If the Colts’ offense — especially the line, where fill-in LT Julie’n Davenport was a disaster last week — doesn’t improve, it is going to be a long day for QB Carson Wentz. The Colts’ injury list is long this week, and it includes three projected starting linemen.
RT Braden Smith (foot) is out. RG Quenton Nelson (foot/back) and LT Eric Fisher (Achilles) are both questionable. It’s possible the Colts will be without both starting tackles against Aaron Donald and company, and if either plays, they’re unlikely to be 100%. This is an offense that could be entirely under siege, and Wentz has been awful against pressure since the start of 2020.
Dolan’s Vantage Points
Let’s do the easy part first. I want nothing to do with the Colts from an offensive standpoint if I’m not playing one of their two RBs — Jonathan Taylor and Nyheim Hines. It’s a bad sign for the Colts’ offense that Carson Wentz, who was typically allergic to checkdowns in Philadelphia, directed 39.5% of his throws (8 to Hines, 7 to Taylor) to RBs last week. I think Taylor is a low-end RB1 and Hines a mediocre FLEX in a bad matchup. Everyone else for the Colts is on my “DNP” list until further notice. (Note that top two WRs Michael Pittman and Parris Campbell were added to the injury report on Friday. Good grief.)
Actually… maybe the Colts aren’t the easy part in this game. Maybe the Rams are!
Across the board, given the Colts’ injuries and how little resistance they offered the Seahawks last week, I like the Rams everywhere. Matthew Stafford is a QB1 in a week that has a lot of them. While Robert Woods did run fewer routes than Van Jefferson last week, I’m not going to panic just yet — the Colts allowed 3 WR TDs last week and Woods should have success. Cooper Kupp is an obvious play as well. If Jefferson continues to play a ton, he’s going to have standalone fantasy value in this explosive offense.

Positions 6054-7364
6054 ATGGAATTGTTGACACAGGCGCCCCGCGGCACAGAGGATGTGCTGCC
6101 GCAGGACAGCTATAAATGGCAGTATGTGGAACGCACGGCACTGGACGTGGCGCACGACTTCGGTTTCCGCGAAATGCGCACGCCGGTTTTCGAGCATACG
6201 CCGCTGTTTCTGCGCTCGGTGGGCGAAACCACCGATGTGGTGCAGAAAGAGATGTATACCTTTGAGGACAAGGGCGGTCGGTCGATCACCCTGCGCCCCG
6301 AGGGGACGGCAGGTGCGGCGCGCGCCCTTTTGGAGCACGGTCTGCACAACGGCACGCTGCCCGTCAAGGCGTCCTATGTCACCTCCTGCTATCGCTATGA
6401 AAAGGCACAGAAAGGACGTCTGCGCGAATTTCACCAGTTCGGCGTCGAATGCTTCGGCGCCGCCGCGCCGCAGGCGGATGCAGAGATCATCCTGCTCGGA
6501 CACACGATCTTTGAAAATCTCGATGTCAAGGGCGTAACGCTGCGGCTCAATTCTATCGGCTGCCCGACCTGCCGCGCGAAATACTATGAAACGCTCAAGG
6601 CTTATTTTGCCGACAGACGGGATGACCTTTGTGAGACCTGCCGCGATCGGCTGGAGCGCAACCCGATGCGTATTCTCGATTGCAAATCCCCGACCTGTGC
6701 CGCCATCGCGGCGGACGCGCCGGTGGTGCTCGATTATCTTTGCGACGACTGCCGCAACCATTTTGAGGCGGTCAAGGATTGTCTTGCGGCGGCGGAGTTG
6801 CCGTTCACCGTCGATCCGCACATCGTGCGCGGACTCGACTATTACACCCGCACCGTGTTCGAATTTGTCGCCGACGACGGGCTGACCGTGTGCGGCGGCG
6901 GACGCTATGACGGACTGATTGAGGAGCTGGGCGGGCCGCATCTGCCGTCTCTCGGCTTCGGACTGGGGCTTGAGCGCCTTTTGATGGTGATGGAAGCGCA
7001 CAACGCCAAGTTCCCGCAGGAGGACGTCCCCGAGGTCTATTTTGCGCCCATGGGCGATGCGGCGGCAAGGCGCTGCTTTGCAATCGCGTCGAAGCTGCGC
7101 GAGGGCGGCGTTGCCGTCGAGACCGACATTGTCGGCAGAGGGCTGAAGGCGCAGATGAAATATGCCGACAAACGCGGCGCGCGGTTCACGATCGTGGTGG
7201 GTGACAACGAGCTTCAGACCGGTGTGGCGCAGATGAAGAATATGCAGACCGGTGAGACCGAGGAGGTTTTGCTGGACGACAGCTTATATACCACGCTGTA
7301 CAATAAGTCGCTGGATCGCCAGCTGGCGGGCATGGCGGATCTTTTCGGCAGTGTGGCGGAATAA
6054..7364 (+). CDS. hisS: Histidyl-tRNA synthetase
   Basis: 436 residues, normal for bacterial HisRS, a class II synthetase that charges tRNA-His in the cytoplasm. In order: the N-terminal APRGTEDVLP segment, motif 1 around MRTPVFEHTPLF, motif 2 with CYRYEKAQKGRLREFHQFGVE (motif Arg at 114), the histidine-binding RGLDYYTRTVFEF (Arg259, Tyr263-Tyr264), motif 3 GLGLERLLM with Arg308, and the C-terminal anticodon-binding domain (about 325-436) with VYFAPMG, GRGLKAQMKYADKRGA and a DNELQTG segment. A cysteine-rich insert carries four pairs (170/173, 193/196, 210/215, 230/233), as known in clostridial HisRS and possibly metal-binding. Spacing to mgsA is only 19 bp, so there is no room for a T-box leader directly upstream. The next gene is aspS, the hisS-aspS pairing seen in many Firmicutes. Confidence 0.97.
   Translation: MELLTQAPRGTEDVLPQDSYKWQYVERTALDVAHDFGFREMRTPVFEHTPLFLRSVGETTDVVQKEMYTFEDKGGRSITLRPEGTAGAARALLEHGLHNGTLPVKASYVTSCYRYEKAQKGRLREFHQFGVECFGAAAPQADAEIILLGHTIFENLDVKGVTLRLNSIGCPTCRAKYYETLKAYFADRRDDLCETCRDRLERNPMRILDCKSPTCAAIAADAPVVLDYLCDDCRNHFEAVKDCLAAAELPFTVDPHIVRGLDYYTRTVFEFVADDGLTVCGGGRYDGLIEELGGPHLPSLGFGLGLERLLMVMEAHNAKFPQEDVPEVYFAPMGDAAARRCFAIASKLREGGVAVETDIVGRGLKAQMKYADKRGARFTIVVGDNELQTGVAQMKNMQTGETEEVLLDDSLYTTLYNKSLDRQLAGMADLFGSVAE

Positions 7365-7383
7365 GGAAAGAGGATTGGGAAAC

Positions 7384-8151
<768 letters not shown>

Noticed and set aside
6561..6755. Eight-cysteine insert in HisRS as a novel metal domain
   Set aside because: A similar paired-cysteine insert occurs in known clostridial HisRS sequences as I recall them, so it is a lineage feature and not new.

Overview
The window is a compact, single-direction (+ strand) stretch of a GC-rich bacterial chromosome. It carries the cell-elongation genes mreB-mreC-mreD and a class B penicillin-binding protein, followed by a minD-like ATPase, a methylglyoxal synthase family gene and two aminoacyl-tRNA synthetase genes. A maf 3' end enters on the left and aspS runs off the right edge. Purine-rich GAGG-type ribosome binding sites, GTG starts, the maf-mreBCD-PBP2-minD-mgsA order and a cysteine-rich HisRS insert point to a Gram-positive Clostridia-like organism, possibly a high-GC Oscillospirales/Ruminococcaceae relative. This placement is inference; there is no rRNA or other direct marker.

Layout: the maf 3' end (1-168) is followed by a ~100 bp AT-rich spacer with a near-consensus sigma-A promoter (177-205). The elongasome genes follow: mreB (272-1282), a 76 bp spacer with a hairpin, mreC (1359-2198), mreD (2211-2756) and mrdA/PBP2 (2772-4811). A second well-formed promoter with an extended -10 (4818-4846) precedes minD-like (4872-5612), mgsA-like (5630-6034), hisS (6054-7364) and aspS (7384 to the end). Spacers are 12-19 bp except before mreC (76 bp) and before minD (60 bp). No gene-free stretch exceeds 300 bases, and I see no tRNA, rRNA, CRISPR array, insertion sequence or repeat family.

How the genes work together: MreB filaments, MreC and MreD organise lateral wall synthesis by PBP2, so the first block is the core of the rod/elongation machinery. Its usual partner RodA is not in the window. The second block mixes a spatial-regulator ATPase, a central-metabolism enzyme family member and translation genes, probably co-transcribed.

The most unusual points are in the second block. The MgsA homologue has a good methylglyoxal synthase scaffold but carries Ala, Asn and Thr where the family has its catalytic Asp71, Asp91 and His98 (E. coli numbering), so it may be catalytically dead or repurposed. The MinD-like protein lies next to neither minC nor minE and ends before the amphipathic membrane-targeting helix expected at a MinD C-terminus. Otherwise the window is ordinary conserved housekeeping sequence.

One of the underrated studs of Week 1, because he didn’t put up big numbers was Ram TE Tyler Higbee. Higbee played every snap. He ran a route on 26 of Stafford’s 28 dropbacks (93%), which is a massive upgrade from last season when he was essentially a part-time player. (In 2020, Higbee ran a route on just 53% of the Rams passing plays.) Higbee also moved all around the Rams formation in Week 1, lining up in the slot 29% of the time, out wide 25% of the time, and on the line of scrimmage on 46% of his routes. The Colts gave up a TD to Gerald Everett last week, and Higbee is a must play after that kind of usage.
In the backfield, Sony Michel isn’t ready to contribute yet after being acquired just a few weeks ago. So for now, it’s the Darrell Henderson show. Henderson played nearly every snap in the backfield in Week 1 — 49 out of 52, with Michel taking the other 3. And Henderson played well on those 49 snaps, with 16/70/1 rushing and 1/17 receiving, turning in the PPR RB16 performance of the Week. Henderson still has to prove he can stay on the field, and Michel’s role is almost certain to increase once he gets a better grasp of the offense. But tentatively, he’s a high-upside RB2.